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This is an interesting paper, investigating (with a team that includes the original authors of the Lottery Ticket paper) whether the initializations that result from BERT pretraining have Lottery Ticketesque properties with respect to their role as initializations for downstream transfer tasks. As background context, the Lottery Ticket Hypothesis came out of an observation that trained networks could be pruned to remove lowmagnitude weights (according to a particular iterative pruning strategy that is a bit more complex than just "prune everything at the end of training"), down to high levels of sparsity (540% of original weights, and that those pruned networks not only perform well at the end of training, but also can be "rewound" back to their initialization values (or, in some cases, values from early in training) and retrained in isolation, with the weights you pruned out of the trained network still set to 0, to a comparable level of accuracy. This is thought of as a "winning ticket" because the hypothesis Frankle and Carbin generated is that the reason we benefit from massively overparametrized neural networks is that we are essentially sampling a large number of small subnetworks within the larger ones, and that the more samples we get, the likelier it is we find a "winning ticket" that starts our optimization in a place conducive to further training. In this particular work, the authors investigate a slightly odd variant of the LTH. Instead of looking at training runs that start from random initializations, they look at transfer tasks that start their learning from a massivelypretrained BERT language model. They try to find out: 1) Whether you can find "winning tickets" as subsets of the BERT initialization for a given downstream task 2) Whether those winning tickets generalize, i.e. whether a ticket/pruning mask for one downstream task can also have high performance on another. If that were the case, it would indicate that much of the value of a BERT initialization for transfer tasks could be captured by transferring only a small percentage of BERT's (many) weights, which would be beneficial for compression and mobile applications An interesting wrinkle in the LTH literature is the question of whether true "winning tickets" can be found (in the sense of the network being able to retrain purely from the masked random initializations), or whether it can only retrain to a comparable accuracy by rewinding to an early stage in training, but not the absolute beginning of training. Historically, the former has been difficult and sometimes not possible to find in more complex tasks and networks. https://i.imgur.com/pAF08H3.png One finding of this paper is that, when your starting point is BERT initialization, you can indeed find "winning tickets" in the first sense of being able to rewind the full way back to the beginning of (downstream task) training, and retrain from there. (You can see this above with the results for IMP, Iterative Magnitude Pruning, rolling back to theta0). This is a bit of an odd finding to parse, since it's not like BERT really is a random initialization itself, but it does suggest that part of the value of BERT is that it contains subnetworks that, from the start of training, are in notional optimization basins that facilitate future training. A negative result in this paper is that, by and large, winning tickets on downstream tasks don't transfer from one to another, and, to the extent that they do transfer, it mostly seems to be according to which tasks had more training samples used in the downstream maskfinding process, rather than any qualitative properties of the task. The one exception to this was if you did further training of the original BERT objective, Masked Language Modeling, as a "downstream task", and took the winning ticket mask from that training, which then transferred to other tasks. This is some validation of the premise that MLM is an unusually good training task in terms of its transfer properties. An important thing to note here is that, even though this hypothesis is intriguing, it's currently quite computationally expensive to find "winning tickets", requiring an iterative pruning and retraining process that takes far longer than an original training run would have. The real goal here, which this is another small step in the hopeful direction of, is being able to analytically specify subnetworks with valuable optimization properties, without having to learn them from data each time (which somewhat defeats the point, if they're only applicable for the task they're trained on, though is potentially useful is they do transfer to some other tasks, as has been shown within a set of imageprediction tasks).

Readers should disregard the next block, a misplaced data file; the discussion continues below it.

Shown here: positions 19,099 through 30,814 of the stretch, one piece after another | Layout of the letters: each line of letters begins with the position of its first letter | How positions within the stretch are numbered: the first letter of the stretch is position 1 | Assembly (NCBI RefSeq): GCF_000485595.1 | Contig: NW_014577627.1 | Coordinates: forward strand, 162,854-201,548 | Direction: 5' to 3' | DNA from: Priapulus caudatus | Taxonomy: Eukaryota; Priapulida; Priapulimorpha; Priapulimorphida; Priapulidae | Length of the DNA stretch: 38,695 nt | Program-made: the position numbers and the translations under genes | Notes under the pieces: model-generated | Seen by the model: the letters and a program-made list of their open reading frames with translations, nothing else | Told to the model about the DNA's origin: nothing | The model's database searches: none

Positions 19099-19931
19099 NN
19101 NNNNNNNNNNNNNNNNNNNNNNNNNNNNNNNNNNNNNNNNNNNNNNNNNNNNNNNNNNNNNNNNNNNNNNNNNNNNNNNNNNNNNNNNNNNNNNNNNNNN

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#### This nice paper looks amazing at the first sight since it brings a mixture of:  Fancy models  Stateofart training procedure(considering the 32GPU distributed training effort which takes 21 days to get the best result)  Significant theory metric improvement(single model: 51.3 > 30 perplexity reduction, ensemble model:41.0 > 23.7)  Benchmark on a somewhat industry scale(vocabulary of 793471 words, 0,8B words training data) dataset rather than a pure research one. #### However, I also want to add some criticism:  As [1] mentioned perplexity is somewhat confusing metric, big perplexity may not reflect the real improvement, it would rather bring some kind of "exaggerating" effect.  This paper only provide the language model improvement, however, LMs are usually embedded into a complex usage scenario, such as speech recognition or machine translation. It would be more insightful if the LMs provided in this paper could share its result with integrating into some endtoend products. Since the authors are working for Google Brain team, this is not too much a stringent requirement.  So far as I know, the data set used by this paper is from news stories[2], this kind of data set is more formal than oral one. And for real application, what we face are usually less formal data(such as search engine and speech recognition). It is still a question what the best model mentioned in this paper will perform in a more realistic scenario. Again, for Google Brain team, this should not be a big obstacles for integrating it with existing system just by replacing or complementing the existing LMs. Although I posted some personal criticism, I do still appreciate this nice paper and recommend this as a "mustread" for NLP and related guys since I do think this paper provide a unifying and comprehensive surveystyle perspective for us to help grasp the latest stateofart language model technology in an efficient way. References:  [1].http://www.fit.vutbr.cz/~imikolov/rnnlm/thesis.pdf  [2].http://static.googleusercontent.com/media/research.google.com/zhCN//pubs/archive/41880.pdf 
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This paper describes how rank pooling, a very recent approach for pooling representations organized in a sequence $\\{{\bf v}_t\\}_{t=1}^T$, can be used in an endtoend trained neural network architecture. Rank pooling is an alternative to average and max pooling for sequences, but with the distinctive advantage of maintaining some order information from the sequence. Rank pooling first solves a regularized (linear) support vector regression (SVR) problem where the inputs are the vector representations ${\bf v}_t$ in the sequence and the target is the corresponding index $t$ of that representation in the sequence (see Equation 5). The output of rank pooling is then simply the linear regression parameters $\bf{u}$ learned for that sequence. Because of the way ${\bf u}$ is trained, we can see that ${\bf u}$ will capture order information, as successful training would imply that ${\bf u}^\top {\bf v}_t < {\bf u}^\top {\bf v}_{t'} $ if $t < t'$. See [this paper](https://www.robots.ox.ac.uk/~vgg/rg/papers/videoDarwin.pdf) for more on rank pooling. While previous work has focused on using rank pooling on handdesigned and fixed representations, this paper proposes to use ConvNet features (pretrained on ImageNet) for the representation and backpropagate through rank pooling to finetune the ConvNet features. Since the output of rank pooling corresponds to an argmin operation, passing gradients through this operation is not as straightforward as for average or max pooling. However, it turns out that if the objective being minimized (in our case regularized SVR) is twice differentiable, gradients with respect to its argmin can be computed (see Lemmas 1 and 2). The authors derive the gradient for rank pooling (Equation 21). Finally, since its gradient requires inverting a matrix (corresponding to a hessian), the authors propose to either use an efficient procedure for computing it by exploiting properties of sums of rankone matrices (see Lemma 3) or to simply use an approximation based on using a diagonal hessian. In experiments on two small scale video activity recognition datasets (UCFSports and Hollywood2), the authors show that finetuning the ConvNet features significantly improves the performance of rank pooling and makes it superior to max and average pooling. **My two cents** This paper was eye opening for me, first because I did not realize that one could backpropagate through an operation corresponding to an argmin that doesn't have a closed form solution (though apparently this paper isn't the first to make that observation). Moreover, I did not know about rank pooling, which itself is a really thought provoking approach to pooling representations in a way that preserves some organizational information about the original representations. I wonder how sensitive the results are to the value of the regularization constant of the SVR problem. The authors mention some theoretical guaranties on the stability of the solution found by SVR in general, but intuitively I would expect that the regularization constant would play a large role in the stability. I'll be looking forward to any future attempts to increase the speed of rank pooling (or any similar method). Indeed, as the authors mention, it is currently too slow to be used on the larger video datasets that are currently available. Code for computing rank pooling (though not for computing its gradients) seems to be available [here](https://bitbucket.org/bfernando/videodarwin).